Perusing Netflix’s poverty-level offerings, I happened upon the Austrian flick, Blood Glacier. We had crossed paths several times in the past; every time I saw the title I imagined a film about a killer glacier playing “Sink the Titanic” with people standing in for the ship. Of course, it’s not about that. But that would make a far better movie.
A group of scientists at the Climate Research Base Glazius are studying – you guessed it – climate change and its effects on the Austrian Alps. Janek (Gerhard Liebmann) is doing a Kurt-Russell-as-MacReady, complete with booze and beard. While checking on a transmission station with Falk (Peter Knaack), Janek discovers a strange red substance leaking out of the glacier. Is this the result of climate change’s effects on Kool-Aid Man? Nope: it’s a bunch of single-celled organisms that get inside other organisms and create hybrids. Cue the mutated animals and nature-run-amok! Janek will have to summon Kurt Russell-like strength and do battle with these hideous monstrosities! And, hopefully, save his ex-girlfriend and dog in the process.
Blood Glacier is truly a missed opportunity. It should have been either a Lovecraftian tale filled with dread and atmosphere, and dealing with things beyond human comprehension; or an over-the-top B-movie filled with blood and guts and ham and cheese. However, it takes neither of these routes, opting instead to play it as a straight and serious nature-run-amok film. As a result, Blood Glacier suffers. Instead of being fun, or spine-tingling and chilling, or all three, the flick is pretty ho-hum and unexciting. The longer the film went on, the more I found myself distracted by far more interesting things – like my lawn – and checking the remaining runtime. A good chunk of the film is spent with the characters as they argue and converse about dubious science. (Hey, if I wanted to watch people argue, I’d hang out with my family.)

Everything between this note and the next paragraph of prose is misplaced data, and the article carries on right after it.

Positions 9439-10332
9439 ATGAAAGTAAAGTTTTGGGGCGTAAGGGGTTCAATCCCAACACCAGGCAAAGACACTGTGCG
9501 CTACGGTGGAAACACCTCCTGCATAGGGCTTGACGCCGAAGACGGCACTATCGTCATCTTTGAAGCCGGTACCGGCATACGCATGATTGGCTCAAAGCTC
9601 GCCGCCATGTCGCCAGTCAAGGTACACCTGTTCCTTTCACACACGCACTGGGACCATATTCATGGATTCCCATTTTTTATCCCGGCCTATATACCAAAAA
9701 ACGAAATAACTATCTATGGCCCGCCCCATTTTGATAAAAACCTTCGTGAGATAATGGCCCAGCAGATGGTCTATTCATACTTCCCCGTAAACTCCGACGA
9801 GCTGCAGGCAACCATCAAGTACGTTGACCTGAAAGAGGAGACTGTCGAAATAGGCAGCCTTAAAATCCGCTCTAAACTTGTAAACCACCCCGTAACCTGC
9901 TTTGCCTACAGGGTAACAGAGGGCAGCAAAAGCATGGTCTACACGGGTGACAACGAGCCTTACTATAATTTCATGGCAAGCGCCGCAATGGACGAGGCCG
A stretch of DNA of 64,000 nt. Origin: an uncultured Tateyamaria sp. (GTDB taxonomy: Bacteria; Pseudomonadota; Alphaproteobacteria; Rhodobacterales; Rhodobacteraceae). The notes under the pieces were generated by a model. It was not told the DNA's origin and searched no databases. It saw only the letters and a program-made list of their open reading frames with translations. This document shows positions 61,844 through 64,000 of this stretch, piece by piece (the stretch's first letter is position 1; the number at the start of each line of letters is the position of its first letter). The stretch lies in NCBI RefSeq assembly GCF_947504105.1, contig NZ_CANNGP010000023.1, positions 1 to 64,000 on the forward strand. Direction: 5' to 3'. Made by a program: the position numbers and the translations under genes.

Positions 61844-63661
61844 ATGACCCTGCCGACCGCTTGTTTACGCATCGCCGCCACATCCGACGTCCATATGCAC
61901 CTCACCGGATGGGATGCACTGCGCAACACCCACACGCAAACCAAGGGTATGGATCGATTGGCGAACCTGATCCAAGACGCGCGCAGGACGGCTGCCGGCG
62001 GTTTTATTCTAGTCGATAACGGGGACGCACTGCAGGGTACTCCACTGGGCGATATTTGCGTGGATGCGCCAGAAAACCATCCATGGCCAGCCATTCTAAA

Yes, there is monster action, but none of it is very exciting. In fact, I found a good deal of it just tired and apathetic. You could almost feel director Marvin Kren and his crew going through the motions: “Okay, this attacks. Okay, that tries to get in. Okay, this happens to that. Okay, cut, next scene.” They should have just called this flick Bored Glacier.
I do have to give kudos for the effects, however. While CGI is used here and there, most of the hybrids are the result of practical effects. Some are actually pretty cool, like the fox-beetle hybrid or the goat-beetle-whatever hybrid. However, these excellent creatures make the films deficiencies painfully more obvious. Yes, the idea of killer hybrids is pretty cool (they also posit that mythological creatures were biological hybrids). But instead of drawing out the premise’s full potential, the filmmakers are simply content doing the characters-trapped-in-an-isolated-locale bit and leaving it at that. A shame.
I will say that the ending is deliciously twisted (and had they used that premise, it would have made a better movie). However, like the effects, it only serves to make the film’s deficiencies more glaring.
While Blood Glacier isn’t a horrible movie (i.e. it didn’t piss me off), it is a very disappointing one. The premise promises much more than it delivers. The result: disappointed viewers and yet another reason that Netflix needs to get its act together and dish out some decent horror offerings. But at least Netflix offers you the chance to watch the dubbed version of the flick – you know, for those of you who don’t wanna read. Simple pleasures I guess.